“Welcome to Quindecim”

What awaits us in the afterlife? Is there even such a place? As we understand it, nobody will remember how they died. There is living, and then the moment after death. So how did I get here—and why is there a bar in the afterlife?

Such is the state of mind of those who—fortunately or not—awaken in a mysterious bar remembering only that they lived, and that they are now here at a chic bar called the Quindecim. You cannot escape, but you are invited to participate in a game where the value of your soul is on the line, and weighed by none other than the discreet bartender Decim himself. Darts, bowling, air hockey—your typical watering hole time-wasters. Terrible joke, right? Honey, that’s just the name of the game.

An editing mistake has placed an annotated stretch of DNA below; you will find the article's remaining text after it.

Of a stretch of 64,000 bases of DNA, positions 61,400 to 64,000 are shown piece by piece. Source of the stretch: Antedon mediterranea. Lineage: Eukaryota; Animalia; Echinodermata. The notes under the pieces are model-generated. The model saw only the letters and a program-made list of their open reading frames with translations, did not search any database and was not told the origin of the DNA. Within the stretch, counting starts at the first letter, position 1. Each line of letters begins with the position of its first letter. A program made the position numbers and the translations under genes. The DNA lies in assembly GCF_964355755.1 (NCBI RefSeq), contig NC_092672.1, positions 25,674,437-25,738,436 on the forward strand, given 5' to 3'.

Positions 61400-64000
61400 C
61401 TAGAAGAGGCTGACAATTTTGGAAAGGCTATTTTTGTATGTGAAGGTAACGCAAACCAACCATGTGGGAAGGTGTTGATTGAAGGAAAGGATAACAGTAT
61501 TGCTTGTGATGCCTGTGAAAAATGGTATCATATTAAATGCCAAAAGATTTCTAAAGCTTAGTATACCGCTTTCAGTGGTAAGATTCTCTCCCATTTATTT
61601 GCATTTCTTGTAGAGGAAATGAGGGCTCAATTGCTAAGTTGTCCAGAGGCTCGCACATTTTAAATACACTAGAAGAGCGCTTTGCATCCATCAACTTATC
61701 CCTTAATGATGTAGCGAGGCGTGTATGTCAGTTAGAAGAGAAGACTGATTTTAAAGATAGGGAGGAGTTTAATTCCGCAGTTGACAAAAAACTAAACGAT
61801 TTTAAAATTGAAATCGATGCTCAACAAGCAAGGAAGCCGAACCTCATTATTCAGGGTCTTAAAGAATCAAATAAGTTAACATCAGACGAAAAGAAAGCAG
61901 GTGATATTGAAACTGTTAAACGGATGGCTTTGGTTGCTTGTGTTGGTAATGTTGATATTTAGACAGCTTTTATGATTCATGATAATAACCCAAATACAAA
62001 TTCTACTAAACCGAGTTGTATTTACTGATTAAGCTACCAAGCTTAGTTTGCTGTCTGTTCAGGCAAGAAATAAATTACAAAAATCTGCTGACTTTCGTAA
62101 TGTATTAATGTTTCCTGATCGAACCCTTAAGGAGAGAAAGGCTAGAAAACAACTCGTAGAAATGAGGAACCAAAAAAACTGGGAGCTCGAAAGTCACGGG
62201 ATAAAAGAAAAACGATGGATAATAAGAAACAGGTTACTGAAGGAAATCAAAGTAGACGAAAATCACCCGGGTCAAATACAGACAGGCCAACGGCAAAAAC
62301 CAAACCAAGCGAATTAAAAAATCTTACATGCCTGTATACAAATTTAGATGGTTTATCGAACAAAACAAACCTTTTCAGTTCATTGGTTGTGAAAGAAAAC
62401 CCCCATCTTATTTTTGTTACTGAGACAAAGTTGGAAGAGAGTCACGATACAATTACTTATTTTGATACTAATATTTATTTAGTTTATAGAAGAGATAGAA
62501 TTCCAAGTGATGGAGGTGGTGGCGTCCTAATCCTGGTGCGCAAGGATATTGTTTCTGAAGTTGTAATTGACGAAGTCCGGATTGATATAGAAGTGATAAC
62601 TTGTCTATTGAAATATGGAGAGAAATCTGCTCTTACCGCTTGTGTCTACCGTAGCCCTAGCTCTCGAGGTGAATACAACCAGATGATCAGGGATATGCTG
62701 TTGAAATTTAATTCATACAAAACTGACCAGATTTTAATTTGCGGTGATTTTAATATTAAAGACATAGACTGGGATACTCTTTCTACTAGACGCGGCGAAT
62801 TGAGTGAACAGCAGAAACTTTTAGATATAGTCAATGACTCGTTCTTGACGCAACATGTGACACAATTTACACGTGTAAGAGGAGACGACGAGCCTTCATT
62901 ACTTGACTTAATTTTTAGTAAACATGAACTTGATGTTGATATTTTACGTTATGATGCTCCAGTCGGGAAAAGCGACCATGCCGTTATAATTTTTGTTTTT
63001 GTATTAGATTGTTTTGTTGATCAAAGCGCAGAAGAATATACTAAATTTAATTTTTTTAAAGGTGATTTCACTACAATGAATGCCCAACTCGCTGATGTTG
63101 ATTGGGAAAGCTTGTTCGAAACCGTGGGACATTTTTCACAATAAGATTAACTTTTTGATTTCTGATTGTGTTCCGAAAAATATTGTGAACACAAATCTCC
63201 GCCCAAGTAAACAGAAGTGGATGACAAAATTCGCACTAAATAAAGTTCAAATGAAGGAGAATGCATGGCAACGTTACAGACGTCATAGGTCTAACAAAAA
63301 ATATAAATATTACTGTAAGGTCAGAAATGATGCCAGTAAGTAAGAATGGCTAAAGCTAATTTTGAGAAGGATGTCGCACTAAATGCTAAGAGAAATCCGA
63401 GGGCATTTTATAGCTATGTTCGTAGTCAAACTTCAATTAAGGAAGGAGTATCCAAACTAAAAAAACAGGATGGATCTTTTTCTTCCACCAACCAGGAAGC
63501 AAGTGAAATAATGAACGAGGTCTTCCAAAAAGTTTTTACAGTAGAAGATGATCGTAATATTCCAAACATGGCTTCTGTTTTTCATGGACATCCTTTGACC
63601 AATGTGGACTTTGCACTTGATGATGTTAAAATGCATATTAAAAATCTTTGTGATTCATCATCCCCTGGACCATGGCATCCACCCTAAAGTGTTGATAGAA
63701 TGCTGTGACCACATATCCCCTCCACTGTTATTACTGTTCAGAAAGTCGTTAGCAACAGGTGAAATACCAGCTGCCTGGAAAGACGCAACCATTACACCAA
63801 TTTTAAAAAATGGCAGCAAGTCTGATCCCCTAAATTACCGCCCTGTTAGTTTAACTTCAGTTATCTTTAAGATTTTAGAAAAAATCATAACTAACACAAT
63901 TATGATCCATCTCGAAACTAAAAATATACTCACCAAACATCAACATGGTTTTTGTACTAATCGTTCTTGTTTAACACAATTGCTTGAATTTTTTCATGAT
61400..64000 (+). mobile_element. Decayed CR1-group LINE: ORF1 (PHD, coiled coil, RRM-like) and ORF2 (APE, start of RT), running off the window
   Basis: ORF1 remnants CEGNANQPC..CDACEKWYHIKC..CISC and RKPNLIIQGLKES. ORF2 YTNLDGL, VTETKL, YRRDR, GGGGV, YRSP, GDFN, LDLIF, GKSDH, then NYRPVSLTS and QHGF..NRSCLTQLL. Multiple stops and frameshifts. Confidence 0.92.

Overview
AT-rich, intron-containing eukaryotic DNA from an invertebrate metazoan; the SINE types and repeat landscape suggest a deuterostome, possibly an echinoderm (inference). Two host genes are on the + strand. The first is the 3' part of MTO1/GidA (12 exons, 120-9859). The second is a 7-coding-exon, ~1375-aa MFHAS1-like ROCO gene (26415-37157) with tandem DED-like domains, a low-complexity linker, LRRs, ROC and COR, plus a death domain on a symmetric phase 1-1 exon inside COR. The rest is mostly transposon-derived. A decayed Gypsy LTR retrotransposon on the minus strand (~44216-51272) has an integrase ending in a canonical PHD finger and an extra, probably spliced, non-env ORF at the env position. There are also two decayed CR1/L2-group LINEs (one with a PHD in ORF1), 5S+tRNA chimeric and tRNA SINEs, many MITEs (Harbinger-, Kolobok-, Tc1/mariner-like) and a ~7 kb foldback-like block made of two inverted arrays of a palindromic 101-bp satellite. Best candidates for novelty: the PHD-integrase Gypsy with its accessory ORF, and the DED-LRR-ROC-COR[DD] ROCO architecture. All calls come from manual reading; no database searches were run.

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As pairs of strangers stumble into the ethereal pub, they quickly ingrain it within themselves that winning is absolutely dire to making it out alive. Little do they know that despite having come from different walks of life, human nature is unchanging, including the worsts parts of it. That precise moment of despair declares the true winner and loser, and just like an arbiter Decim passes judgement based on the revelations alone, sending them to either heaven or hell following the game—that is until, however, the arrival of a strange black haired woman causes Decim to reevaluate this cruel system of judgement he employs upon his poor guests, as well as his own existence as a heartless arbiter.

“Tell me, bartender . . . we’re already dead”

Death Parade centers its focus on three important themes: the act of passing judgement upon others, self-realization, and death itself. What’s really special about this anime is how it breaks down these notions and turns them on their head, causing the lives of the characters in the show to fall short of any real achievement or happiness: